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Publication numberUS7536475 B2
Publication typeGrant
Application numberUS 10/238,361
Publication dateMay 19, 2009
Filing dateSep 10, 2002
Priority dateSep 10, 2002
Fee statusPaid
Also published asUS20040049590
Publication number10238361, 238361, US 7536475 B2, US 7536475B2, US-B2-7536475, US7536475 B2, US7536475B2
InventorsDavid Scott Collier, Daniel H. Miller, Baxter Chambers II Robert, Ferrell Louis Mercer, Jason Daniel Kadingo, Brad J. Bolfing, David Charles Elliott
Original AssigneeGe Fanuc Automation North America, Inc.
Export CitationBiBTeX, EndNote, RefMan
External Links: USPTO, USPTO Assignment, Espacenet
Method and system for management and control of an automation control module
US 7536475 B2
Abstract
An automation control module (ACM) is provided that includes an ACM central processing unit (CPU), a backplane and a SOAP/XML and web server system electrically coupled to the backplane and to the ACM CPU. The SOAP/XML and web server system is embedded within the automation control module (ACM) and is configured to process simple object access protocol (SOAP)/extensible markup language (XML) requests from a network.
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Claims(28)
1. An automation control module (ACM) comprising:
an ACM central processing unit (CPU) configured to carry out ACM functions including at least one of user logic and function block executions, input/output (I/O) scanning, and communications with other devices;
a system memory coupled to said ACM CPU, said system memory comprising an operating system;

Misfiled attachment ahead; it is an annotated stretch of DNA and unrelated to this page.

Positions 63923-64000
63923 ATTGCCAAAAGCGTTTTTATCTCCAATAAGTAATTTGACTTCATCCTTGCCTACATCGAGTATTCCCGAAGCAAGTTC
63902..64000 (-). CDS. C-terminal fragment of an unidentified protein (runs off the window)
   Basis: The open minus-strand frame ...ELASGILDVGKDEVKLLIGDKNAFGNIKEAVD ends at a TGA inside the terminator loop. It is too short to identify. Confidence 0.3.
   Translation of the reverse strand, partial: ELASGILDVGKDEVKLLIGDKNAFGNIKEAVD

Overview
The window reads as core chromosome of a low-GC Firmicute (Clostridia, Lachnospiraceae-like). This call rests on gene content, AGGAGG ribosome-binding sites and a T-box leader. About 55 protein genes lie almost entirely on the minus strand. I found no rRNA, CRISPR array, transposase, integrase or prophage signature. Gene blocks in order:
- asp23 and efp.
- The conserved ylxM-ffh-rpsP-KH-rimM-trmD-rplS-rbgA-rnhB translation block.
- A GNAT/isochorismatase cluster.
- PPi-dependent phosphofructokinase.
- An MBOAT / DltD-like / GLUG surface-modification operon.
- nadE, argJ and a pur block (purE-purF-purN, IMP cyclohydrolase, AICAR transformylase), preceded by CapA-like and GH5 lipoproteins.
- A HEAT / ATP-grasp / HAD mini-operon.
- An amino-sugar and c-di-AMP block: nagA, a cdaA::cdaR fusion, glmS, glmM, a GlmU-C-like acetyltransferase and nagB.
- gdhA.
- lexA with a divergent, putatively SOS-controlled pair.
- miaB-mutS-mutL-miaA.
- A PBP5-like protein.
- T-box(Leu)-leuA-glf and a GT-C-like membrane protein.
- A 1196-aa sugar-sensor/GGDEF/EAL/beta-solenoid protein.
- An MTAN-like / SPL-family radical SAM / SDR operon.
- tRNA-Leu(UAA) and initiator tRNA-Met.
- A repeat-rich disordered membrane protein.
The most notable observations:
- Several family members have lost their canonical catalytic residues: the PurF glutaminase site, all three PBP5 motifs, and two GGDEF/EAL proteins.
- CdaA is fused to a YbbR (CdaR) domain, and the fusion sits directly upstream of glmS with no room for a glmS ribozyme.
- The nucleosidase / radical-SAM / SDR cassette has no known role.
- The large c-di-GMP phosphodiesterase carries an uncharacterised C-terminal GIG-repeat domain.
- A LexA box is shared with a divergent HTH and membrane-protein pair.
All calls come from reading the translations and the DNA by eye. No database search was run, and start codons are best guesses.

a backplane configured to couple at least one I/O module to said ACM;
said ACM and said backplane are electronically coupled to a backplane interface; and
a SOAP/XML and web server system electrically coupled to said backplane and said ACM CPU, and configured to process simple object access protocol (SOAP)/extensible markup language (XML) requests from a network, said SOAP/XML and web server system are embedded within said ACM and comprising a SOAP/XML server including an independent processor.
2. The ACM in accordance with claim 1 wherein said SOAP/XML and web server system comprises a web server electrically coupled to the network and a SOAP/XML server electrically coupled to said ACM CPU and said web server, said SOAP/XML server configured to process SOAP/XML requests from the network.
3. The ACM in accordance with claim 2 wherein said web server configured to receive SOAP/XML requests from the network and transfer the SOAP/XML requests to said SOAP/XML server.
4. The ACM in accordance with claim 3 wherein said SOAP/XML server configured to respond to SOAP requests from the network.
5. The ACM in accordance with claim 2 wherein said SOAP/XML server configured to transfer ACM data from said ACM CPU through said web server to the network.
6. The ACM in accordance with claim 2 wherein said SOAP/XML server configured to transfer ACM data received from the network via said web server to said ACM CPU.
7. The ACM in accordance with claim 2 wherein said SOAP/XML server configured to transfer ACM data from said ACM CPU and embed said ACM data within said SOAP/XML response based on function tags embedded within said SOAP/XML request.
8. The ACM in accordance with claim 7 wherein said SOAP/XML server configured to send said SOAP/XML response through said web server to the network.
9. The ACM in accordance with claim 7 wherein said SOAP/XML request/response comprising at least one of hypertext transfer protocol (HTTP), hypertext markup language (HTML), and references to other files.
10. The ACM in accordance with claim 1 wherein said SOAP/XML and web server system further comprises a network interface configured for connection to the network.
11. The ACM in accordance with claim 1 wherein said ACM comprises a backplane interface electrically coupled to said ACM and said backplane electrically coupled to said backplane interface.
12. An automation control module (ACM) system comprising:
a network;
a computer electrically coupled to said network and configured to communicate with said network; and
an ACM coupled to said network, said ACM comprising: